About the Author
Saugata Chakraborty is a Central Banker with experience in fields as varied as currency management, human resource planning, financial supervision, foreign exchange dealing, and market intelligence. His career with the reserve bank of India has taken him literally to all the parts of India. In his leisure, he likes to travel even more, picking up conversations with absolute strangers along his way, within and outside the country. He is a certified Associate of the Indian institute of banking and finance and holds a certificate in dealing from ACI, Paris. Trained in corporate communications at IIM-Ahmedabad, he is as good a listener as a narrator. In between the university and the RBI, Saugata was briefly associated with academics and both his past students and he cherish memories from that era till date.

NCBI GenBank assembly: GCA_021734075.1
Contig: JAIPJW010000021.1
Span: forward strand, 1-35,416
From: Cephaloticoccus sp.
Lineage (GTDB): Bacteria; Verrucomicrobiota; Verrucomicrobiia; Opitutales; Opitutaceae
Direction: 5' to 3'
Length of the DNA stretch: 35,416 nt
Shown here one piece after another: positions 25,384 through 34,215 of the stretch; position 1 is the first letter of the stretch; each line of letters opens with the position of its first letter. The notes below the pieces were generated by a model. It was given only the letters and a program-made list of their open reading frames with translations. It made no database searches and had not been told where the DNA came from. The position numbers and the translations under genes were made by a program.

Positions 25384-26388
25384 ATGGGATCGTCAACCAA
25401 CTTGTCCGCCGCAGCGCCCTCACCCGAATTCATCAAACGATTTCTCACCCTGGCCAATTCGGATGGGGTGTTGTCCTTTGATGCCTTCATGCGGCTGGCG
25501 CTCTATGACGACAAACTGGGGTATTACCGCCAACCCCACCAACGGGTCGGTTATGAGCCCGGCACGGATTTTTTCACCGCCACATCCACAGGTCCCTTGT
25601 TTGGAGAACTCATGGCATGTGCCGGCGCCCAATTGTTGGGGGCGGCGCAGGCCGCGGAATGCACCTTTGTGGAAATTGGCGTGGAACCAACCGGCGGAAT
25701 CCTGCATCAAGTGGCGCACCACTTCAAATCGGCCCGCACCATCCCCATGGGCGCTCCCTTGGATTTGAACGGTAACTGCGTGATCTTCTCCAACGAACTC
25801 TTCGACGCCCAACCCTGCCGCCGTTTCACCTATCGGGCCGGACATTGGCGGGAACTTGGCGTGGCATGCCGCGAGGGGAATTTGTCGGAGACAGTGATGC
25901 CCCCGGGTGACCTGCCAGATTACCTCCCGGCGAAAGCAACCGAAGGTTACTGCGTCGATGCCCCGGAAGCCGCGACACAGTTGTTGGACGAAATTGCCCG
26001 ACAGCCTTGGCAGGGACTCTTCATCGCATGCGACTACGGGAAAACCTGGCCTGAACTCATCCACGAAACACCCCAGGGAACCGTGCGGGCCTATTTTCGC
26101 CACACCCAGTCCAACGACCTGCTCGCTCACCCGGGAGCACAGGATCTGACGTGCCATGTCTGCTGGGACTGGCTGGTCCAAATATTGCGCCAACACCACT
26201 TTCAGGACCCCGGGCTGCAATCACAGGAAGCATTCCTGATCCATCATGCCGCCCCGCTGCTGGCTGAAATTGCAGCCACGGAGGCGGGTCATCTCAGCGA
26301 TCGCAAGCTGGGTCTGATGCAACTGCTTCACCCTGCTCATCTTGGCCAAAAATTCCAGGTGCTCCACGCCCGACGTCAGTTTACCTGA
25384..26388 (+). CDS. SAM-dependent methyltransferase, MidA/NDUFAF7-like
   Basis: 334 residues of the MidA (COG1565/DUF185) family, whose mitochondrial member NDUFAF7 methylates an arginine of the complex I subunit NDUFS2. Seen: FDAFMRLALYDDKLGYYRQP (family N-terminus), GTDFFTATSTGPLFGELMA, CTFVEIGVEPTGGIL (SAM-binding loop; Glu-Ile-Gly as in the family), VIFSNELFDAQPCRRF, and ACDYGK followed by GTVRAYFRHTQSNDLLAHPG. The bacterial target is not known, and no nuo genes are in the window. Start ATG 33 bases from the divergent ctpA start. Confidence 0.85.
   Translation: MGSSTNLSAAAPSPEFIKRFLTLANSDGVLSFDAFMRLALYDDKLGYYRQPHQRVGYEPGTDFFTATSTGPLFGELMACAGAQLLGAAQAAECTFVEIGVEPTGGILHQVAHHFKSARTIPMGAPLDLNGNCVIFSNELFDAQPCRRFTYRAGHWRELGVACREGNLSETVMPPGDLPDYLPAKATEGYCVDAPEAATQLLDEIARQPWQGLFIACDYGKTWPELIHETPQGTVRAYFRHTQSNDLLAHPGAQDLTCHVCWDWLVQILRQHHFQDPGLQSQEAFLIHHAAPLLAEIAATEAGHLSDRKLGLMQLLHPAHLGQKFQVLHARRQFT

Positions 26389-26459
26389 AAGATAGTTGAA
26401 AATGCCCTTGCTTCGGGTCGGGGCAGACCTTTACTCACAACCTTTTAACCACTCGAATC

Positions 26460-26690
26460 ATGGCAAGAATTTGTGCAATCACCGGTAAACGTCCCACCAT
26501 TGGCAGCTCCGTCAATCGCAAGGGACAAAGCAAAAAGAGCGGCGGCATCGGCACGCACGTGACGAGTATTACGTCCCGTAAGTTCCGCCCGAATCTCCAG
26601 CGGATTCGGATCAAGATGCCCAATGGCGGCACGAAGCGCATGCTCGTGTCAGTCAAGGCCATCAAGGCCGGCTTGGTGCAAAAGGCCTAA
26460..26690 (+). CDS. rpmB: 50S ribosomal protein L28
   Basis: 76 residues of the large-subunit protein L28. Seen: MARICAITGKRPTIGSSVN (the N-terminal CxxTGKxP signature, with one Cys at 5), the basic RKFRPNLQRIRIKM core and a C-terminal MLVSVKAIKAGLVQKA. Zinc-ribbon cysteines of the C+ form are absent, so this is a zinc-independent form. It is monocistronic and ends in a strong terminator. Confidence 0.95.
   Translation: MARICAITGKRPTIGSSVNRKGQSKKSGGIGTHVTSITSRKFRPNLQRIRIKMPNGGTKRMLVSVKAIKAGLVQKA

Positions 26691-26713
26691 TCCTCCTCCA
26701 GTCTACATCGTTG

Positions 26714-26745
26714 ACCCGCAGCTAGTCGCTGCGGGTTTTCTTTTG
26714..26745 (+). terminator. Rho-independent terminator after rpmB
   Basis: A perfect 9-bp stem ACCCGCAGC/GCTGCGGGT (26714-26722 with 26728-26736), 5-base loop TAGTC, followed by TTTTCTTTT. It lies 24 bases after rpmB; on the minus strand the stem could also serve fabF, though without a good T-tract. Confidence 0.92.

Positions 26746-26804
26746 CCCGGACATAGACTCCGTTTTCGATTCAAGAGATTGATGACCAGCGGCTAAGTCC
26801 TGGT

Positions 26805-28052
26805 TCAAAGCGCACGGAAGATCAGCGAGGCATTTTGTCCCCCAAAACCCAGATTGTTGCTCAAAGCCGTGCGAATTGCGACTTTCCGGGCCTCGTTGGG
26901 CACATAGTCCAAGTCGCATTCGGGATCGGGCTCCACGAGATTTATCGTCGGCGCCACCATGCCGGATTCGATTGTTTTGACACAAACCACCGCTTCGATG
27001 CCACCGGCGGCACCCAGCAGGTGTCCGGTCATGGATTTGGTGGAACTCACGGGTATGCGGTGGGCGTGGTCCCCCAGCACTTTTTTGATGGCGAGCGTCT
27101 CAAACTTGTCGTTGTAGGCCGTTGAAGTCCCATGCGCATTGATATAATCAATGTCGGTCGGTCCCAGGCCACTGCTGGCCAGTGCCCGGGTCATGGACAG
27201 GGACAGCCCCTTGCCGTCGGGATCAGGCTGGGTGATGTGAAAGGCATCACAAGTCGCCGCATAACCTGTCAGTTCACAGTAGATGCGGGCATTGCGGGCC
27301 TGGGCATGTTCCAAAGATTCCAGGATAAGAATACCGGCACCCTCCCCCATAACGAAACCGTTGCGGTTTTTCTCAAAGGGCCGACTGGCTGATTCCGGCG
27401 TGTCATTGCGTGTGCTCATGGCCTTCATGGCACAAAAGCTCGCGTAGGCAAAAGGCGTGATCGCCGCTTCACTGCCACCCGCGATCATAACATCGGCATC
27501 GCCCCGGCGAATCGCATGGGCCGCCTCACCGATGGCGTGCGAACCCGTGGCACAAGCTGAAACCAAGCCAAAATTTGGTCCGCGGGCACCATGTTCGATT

About the Interviewer
Dr Prof. Shiv Sethi is an internationally acclaimed columnist, literary critic and book reviewer. He has reviewed the works of the most famous authors form across the globe.